Yamaki Acoustic Guitars

In time I’d like to get a good shot of my Uncle Thomas’ Yamaki Acoustic guitar. The sticker that should be visible inside the sound hole of his guitar is absent – but Uncle Tom’s Yamaki flat top has abalone inlay up the fingerboard the likes of which would be seen on a Martin D-42, or a Martin D 45.. From the looks of the thing – I’m betting a thousand to one that it’s a solid spruce soundboard, a hallmark of a great acoustic guitar.

The Yamaki acoustic guitar that my Uncle Thomas owns would more be a “super Deluxe” or something, it’s a more decorated model than the Yamaki deluxe in the very fine photo above. If you do see one, and it’s in playable or repairable condition at all, then I seriously suggest that you buy that guitar if you are financially able to.

I can’t speak for how truthful or accurate this next thing is, but the story that I was told was that the way that Yamaki was displayed on the head stocks of their acoustic guitars looked so similar to how Yamaha was displayed on the head stocks of their guitars that Yamaha sued, and had the Yamaki company to change things. Those three companies are the three major companies in Japan that have been and still are making acoustic guitars. I very much liked both of them. The sound board on the Yamaki Deluxe model is clearly Western Red Cedar, and that is what my Uncle Tom’s Yamaki flat top guitar features as a sound board.

Yamaki Acoustic Guitars. Hell, if I owned a digital camera I’d certainly do that right away for this hub.

If you know guitars and you look at that picture of a Yamaki acoustic guitar up above, then it’s clear that that guitar is a copy of a Martin D 18. Were I unable to use that one, then I’d not be able or likely to find another photo so comparable. The thing that is MOST clear from that photo is that the guitar features a spruce soundboard. My uncle James owns one as well, and that would be the one that my grandfather used to own. You can’t really know how good a quality that guitar is from the picture – you don’t and can’t know whether or not it’s a solid wood construction guitar or not, but I’m betting that that is exactly what it is.

The Yamaki Deluxe Acoustic Guitar.

Now – looking at the fine photo above we see an example of the Yamaki acoustic guitar model called “The Yamaki Deluxe.” This guitar more resembles my Uncle Tom’s guitar than does the other photo, and the reason for this is that the sound board of this guitar is clearly a different wood than is the spruce sound board in the top photo. Very Fine And Rare Instruments.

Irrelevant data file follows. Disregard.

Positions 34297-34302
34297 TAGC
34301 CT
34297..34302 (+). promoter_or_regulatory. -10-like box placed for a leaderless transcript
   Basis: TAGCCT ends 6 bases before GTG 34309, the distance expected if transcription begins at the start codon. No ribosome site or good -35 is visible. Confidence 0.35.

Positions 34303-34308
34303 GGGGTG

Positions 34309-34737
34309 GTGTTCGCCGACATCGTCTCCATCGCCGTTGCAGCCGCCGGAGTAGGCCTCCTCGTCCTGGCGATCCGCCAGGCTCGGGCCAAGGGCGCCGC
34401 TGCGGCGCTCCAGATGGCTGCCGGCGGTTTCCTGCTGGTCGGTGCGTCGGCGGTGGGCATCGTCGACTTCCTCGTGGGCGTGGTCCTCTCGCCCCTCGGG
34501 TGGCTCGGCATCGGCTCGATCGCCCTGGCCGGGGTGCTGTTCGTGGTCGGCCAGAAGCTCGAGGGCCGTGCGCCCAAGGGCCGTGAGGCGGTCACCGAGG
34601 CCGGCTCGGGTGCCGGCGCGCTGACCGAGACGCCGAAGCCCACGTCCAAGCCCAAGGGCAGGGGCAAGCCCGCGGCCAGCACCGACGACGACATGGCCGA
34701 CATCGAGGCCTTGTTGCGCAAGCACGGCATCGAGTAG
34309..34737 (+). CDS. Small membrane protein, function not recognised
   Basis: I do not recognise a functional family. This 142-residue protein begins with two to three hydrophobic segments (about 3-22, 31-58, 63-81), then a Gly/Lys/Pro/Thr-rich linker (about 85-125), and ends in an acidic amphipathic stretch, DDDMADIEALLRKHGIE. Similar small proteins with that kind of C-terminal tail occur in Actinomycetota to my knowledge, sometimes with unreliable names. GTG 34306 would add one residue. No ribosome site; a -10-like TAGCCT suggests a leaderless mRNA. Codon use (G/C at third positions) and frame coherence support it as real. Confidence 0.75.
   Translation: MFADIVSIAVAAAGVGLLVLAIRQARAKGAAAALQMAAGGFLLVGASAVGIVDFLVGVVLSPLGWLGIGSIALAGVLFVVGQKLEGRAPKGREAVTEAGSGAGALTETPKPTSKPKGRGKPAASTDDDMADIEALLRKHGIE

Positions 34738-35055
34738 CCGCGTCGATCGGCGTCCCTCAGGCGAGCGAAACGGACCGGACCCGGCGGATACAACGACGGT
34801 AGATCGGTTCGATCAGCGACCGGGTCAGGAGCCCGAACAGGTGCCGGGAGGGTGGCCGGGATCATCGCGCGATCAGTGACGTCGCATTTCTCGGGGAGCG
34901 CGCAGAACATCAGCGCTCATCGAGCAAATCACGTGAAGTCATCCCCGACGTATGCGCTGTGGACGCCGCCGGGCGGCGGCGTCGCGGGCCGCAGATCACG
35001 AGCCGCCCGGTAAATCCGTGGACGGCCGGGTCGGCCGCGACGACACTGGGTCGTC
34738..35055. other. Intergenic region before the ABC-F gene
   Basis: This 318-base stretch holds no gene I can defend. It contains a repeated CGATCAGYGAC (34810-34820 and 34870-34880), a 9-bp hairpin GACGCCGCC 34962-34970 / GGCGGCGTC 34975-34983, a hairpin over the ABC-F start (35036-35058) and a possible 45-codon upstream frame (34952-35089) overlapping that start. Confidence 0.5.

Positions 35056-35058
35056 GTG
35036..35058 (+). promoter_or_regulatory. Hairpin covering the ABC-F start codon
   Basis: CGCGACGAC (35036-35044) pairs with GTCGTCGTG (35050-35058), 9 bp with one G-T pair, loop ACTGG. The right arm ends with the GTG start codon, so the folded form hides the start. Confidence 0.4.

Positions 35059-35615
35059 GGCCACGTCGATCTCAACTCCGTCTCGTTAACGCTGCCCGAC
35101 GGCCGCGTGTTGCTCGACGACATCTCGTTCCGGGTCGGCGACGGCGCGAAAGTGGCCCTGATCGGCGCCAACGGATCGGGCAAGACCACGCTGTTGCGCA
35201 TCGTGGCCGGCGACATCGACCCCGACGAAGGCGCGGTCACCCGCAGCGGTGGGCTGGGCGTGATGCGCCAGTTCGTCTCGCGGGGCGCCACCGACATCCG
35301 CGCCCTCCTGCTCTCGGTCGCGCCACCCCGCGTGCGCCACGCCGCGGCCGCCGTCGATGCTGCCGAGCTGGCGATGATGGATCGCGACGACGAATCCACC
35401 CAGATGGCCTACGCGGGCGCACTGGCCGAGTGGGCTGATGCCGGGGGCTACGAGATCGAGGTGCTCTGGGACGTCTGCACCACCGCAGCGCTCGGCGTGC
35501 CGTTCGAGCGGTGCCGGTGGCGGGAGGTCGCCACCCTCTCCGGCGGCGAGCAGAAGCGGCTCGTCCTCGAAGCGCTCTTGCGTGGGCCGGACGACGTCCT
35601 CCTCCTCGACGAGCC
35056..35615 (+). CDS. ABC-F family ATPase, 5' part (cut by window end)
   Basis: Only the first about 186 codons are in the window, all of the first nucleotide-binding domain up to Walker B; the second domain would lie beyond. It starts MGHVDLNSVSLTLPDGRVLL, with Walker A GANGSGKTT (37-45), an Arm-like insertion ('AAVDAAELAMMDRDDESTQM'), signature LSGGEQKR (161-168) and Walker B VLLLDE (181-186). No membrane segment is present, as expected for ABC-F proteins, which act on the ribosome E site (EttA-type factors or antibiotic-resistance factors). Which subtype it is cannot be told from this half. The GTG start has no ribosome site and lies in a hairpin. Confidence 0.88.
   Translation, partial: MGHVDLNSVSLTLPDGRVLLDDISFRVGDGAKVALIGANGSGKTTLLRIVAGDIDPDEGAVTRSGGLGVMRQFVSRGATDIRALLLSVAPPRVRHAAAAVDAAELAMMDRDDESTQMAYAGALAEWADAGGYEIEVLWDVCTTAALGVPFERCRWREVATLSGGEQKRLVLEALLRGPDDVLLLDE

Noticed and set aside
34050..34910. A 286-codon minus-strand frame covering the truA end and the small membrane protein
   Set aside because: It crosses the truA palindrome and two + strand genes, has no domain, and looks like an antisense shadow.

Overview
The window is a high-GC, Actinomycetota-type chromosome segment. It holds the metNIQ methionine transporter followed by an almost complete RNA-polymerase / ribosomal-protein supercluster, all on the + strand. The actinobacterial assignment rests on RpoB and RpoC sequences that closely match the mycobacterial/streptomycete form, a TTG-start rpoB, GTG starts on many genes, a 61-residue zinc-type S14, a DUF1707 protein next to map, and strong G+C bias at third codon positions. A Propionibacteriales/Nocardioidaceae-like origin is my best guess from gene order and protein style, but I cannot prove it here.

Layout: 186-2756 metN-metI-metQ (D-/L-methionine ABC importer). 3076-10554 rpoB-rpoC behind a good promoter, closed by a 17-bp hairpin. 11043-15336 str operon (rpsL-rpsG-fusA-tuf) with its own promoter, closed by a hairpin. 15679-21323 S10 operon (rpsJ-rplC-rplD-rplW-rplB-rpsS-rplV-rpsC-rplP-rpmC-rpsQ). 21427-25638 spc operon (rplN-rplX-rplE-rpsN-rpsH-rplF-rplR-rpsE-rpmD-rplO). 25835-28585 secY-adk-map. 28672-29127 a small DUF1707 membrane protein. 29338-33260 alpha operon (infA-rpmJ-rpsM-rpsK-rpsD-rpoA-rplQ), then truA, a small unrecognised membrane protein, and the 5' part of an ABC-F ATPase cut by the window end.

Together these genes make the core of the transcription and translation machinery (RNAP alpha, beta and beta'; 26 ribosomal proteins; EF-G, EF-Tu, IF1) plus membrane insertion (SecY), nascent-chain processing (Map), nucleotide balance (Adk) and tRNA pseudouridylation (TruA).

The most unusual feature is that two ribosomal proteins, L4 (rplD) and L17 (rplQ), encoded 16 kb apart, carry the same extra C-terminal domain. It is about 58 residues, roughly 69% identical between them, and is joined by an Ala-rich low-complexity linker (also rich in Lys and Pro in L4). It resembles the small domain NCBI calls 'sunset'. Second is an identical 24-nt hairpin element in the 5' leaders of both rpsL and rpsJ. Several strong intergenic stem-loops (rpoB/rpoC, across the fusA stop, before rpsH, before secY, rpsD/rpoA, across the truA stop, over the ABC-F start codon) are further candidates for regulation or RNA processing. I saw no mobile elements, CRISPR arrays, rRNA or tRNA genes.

When talking about Japanese made acoustic guitars people tend to think of Yamaha, Takamine, and Alvarez as being the major brands of acoustic guitars that are made in Japan. Basically, the two Yamaki acoustics that I’ve had my hands on both belong to Uncles of mine, and one of those uncles at one point or another had owned both of them.

Yamaki Acoustic Guitars.

I’m sticking to the full sized photo above – because it’s such a beautiful photo. I’ve not seen that guitar in years – I hope that cleared up any confusion that I might have created.

I’ve seen exactly two of these guitars ever. But there is also a pretty rare brand of guitar out there that you might run into, and that is the Yamaki brand of acoustic guitar. I became acquainted with one just this last week, and couldn’t have possibly been more impressed with that guitar.

If you recall that I mentioned something about having two uncles with Yamaki acoustic guitars – that’s correct. The other one I’d seen once belonged to my grandfather, and I nearly bought it from him at one point. Here’s what I know for certain – I like Yamaha acoustic guitars, and I consider them to be fine guitars, and especially if you buy one of their solid tonewood construction L series guitars – but I’m positive that the Yamaki guitar that I played this past week was better than any Yamaha acoustic guitar that I’ve ever seen or played, in fact, it was a very comparable guitar in quality to the Alvarez acoustic guitar that I fell in love with once at the North Texas Guitar Centre – but a more expensive or fancier guitar.

Max G. Atkinson

Max G. Atkinson

Max G. Atkinson is a freelance author, book reviewer and an avid reader. To learn more about earning money from horse racing, check out http://www.tanningsalonmiramar.com. Also check out Race Profit Generator, where you can find the necessary tools that you need to make money from horse racing.
Max G. Atkinson

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